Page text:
A bibliography is the complete list of all the resources used in a paper. In a bibliographic entry the elements (author, title, publication information, etc.) are separated by period and a single space. The first-listed author’s name is usually inverted (last name first).
Titles in English are capitalized headline-style unless they are in a foreign language (Chicago 14.95 - 14.96). Titles of larger works (e.g., books and journals) are italicized; and titles of smaller works (e.g., chapters, articles) or unpublished works are enclosed in quotation marks. The spelling, hyphenation, and punctuation in the original title found on the item should be preserved, with some exceptions (Chicago 14.96).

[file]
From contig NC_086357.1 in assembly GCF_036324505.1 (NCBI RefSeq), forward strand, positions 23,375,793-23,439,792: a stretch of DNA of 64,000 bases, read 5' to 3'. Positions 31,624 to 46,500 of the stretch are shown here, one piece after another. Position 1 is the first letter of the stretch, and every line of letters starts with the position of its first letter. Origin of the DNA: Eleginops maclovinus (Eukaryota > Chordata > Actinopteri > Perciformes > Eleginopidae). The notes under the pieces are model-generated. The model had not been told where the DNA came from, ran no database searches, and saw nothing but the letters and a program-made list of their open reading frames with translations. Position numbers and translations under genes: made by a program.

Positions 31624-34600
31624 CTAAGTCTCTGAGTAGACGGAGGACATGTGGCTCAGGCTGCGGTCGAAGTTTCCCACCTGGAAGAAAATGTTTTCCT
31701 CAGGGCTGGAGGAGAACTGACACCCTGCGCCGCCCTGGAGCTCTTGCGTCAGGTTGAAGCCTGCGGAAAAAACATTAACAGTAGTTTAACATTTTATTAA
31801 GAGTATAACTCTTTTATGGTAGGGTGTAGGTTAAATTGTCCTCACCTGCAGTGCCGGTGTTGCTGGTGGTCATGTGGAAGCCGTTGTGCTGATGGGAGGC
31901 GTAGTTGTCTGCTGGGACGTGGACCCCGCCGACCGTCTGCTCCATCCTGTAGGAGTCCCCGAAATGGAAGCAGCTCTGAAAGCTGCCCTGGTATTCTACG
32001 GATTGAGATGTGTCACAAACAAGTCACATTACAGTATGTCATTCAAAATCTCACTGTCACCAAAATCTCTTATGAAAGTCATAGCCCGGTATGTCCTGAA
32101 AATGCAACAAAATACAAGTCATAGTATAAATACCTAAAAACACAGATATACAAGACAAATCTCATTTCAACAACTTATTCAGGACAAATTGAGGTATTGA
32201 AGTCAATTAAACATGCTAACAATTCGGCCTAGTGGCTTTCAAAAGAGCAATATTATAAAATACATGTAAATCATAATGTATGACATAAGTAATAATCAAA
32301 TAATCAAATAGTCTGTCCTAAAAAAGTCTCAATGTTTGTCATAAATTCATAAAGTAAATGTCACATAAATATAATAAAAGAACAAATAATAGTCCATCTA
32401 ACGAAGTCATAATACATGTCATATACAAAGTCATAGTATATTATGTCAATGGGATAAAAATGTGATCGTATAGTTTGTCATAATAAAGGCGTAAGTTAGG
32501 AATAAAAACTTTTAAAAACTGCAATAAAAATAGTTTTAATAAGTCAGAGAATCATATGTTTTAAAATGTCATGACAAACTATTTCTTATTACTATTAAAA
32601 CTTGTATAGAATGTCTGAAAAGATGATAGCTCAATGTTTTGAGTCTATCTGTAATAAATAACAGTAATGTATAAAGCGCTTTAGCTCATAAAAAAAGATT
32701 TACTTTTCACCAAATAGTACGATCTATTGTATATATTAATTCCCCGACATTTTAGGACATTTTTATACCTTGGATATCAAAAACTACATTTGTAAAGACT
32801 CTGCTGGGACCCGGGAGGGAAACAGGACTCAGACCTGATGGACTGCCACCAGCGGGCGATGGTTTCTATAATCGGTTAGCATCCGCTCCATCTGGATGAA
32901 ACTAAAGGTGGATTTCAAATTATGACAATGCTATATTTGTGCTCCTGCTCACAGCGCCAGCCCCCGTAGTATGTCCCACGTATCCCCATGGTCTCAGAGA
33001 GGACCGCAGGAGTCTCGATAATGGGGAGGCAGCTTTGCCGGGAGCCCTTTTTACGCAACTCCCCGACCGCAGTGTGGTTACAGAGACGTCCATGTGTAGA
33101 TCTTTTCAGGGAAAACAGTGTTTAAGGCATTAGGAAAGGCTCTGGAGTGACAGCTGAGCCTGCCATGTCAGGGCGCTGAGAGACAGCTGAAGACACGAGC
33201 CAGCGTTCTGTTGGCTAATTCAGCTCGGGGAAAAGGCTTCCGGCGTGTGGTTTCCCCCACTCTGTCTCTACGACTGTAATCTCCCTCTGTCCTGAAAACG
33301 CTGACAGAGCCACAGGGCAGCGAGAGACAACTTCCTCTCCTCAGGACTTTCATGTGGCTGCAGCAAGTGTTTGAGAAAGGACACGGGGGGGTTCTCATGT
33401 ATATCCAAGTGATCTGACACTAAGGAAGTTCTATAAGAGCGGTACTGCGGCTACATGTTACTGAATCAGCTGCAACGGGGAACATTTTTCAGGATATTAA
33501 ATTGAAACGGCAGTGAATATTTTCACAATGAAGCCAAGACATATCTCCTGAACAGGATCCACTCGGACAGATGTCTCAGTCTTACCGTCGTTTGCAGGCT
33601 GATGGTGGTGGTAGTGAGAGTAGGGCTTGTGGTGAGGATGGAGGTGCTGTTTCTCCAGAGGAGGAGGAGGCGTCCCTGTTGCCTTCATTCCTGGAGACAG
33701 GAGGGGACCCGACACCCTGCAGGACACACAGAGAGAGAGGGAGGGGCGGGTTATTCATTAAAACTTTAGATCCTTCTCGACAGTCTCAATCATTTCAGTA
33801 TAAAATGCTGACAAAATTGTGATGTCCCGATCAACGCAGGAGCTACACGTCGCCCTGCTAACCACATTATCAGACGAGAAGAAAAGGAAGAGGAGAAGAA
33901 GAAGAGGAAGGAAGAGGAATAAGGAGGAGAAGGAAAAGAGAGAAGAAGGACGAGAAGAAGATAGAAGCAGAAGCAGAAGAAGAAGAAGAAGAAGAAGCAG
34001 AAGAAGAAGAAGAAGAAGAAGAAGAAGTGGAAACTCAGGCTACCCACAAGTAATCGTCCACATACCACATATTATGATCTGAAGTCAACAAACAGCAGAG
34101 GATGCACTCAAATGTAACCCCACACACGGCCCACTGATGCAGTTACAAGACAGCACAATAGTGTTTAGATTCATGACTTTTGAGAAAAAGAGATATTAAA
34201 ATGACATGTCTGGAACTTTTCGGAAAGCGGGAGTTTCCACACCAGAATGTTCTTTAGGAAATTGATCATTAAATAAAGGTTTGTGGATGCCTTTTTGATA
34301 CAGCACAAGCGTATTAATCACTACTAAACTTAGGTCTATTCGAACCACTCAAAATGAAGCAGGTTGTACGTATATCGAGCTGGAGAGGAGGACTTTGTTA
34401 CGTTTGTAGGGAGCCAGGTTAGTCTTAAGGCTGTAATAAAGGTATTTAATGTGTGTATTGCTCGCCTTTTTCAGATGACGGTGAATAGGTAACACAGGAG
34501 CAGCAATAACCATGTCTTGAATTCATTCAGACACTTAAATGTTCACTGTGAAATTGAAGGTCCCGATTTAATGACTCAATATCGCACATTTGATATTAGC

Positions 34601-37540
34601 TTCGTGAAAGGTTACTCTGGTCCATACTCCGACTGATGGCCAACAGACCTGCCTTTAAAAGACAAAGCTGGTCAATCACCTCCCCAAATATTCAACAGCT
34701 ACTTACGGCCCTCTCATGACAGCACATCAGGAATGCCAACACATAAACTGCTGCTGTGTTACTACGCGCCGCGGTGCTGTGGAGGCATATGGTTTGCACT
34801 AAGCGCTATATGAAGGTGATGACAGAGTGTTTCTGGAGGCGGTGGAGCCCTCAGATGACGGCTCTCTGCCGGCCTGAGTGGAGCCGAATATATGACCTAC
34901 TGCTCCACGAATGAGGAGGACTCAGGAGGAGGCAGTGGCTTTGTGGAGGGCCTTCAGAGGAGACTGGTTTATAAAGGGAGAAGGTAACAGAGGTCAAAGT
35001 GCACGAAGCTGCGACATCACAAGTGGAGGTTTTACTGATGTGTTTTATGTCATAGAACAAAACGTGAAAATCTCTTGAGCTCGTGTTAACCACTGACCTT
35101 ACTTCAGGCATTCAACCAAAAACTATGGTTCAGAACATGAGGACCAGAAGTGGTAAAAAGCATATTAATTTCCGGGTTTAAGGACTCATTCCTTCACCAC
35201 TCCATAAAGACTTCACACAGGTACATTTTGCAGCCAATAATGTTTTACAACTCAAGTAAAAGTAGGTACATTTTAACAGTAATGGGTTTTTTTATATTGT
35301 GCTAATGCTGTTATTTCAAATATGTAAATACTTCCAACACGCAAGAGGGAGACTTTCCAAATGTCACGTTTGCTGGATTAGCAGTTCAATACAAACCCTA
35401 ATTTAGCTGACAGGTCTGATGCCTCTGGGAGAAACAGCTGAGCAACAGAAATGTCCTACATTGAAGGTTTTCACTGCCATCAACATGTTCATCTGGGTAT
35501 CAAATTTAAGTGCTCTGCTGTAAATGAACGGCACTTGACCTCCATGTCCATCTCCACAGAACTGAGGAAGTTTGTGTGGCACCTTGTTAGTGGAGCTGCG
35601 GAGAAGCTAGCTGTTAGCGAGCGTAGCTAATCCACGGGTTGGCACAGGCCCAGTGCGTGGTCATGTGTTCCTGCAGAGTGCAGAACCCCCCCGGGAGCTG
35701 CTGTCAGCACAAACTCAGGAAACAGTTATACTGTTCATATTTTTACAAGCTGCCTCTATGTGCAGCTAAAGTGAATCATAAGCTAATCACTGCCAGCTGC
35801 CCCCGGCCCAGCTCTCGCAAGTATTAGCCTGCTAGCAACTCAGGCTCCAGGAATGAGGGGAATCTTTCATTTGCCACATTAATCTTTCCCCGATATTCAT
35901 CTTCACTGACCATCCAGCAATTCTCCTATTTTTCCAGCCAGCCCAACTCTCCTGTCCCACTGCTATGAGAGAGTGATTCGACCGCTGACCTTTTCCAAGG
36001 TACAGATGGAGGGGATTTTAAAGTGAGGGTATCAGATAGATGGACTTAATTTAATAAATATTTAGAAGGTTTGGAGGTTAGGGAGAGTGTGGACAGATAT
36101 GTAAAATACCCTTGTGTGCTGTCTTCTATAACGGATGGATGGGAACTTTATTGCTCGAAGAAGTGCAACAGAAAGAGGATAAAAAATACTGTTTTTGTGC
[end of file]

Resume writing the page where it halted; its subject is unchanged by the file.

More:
Commas and periods go inside the quotation marks. Noun forms such as editor, translator, volume, and edition are abbreviated, but verb forms such as edited by and translated by are spelled out in a bibliography (Chicago 14.16). If no date or place of publication can be determined, the abbreviations “n.d.” and “n.p.” may be substituted. Estimates of dates and places of publication may be placed in square brackets and followed by a question mark.
e.g. Boston: Oliver Ditson, n.d.
n.p.: Insel-Verlag, [1949?]
Bibliographic entries are indented after the first line, called a “hanging indent.” HINT: To create a hanging indent in Microsoft Word, select the entries and press CTRL-T. The entries should be alphabetized by author. Some bibliographic information may be difficult to determine from a document. To clarify these details, check the information provided in the Library Catalogue record for the item you are citing.
This style sheet is intended to give musical examples and some variations on the standard examples shown in the latest edition of the Chicago Manual of Style (SMC). For further information about composing bibliographies and writing about music, users are encouraged to consult the sources below.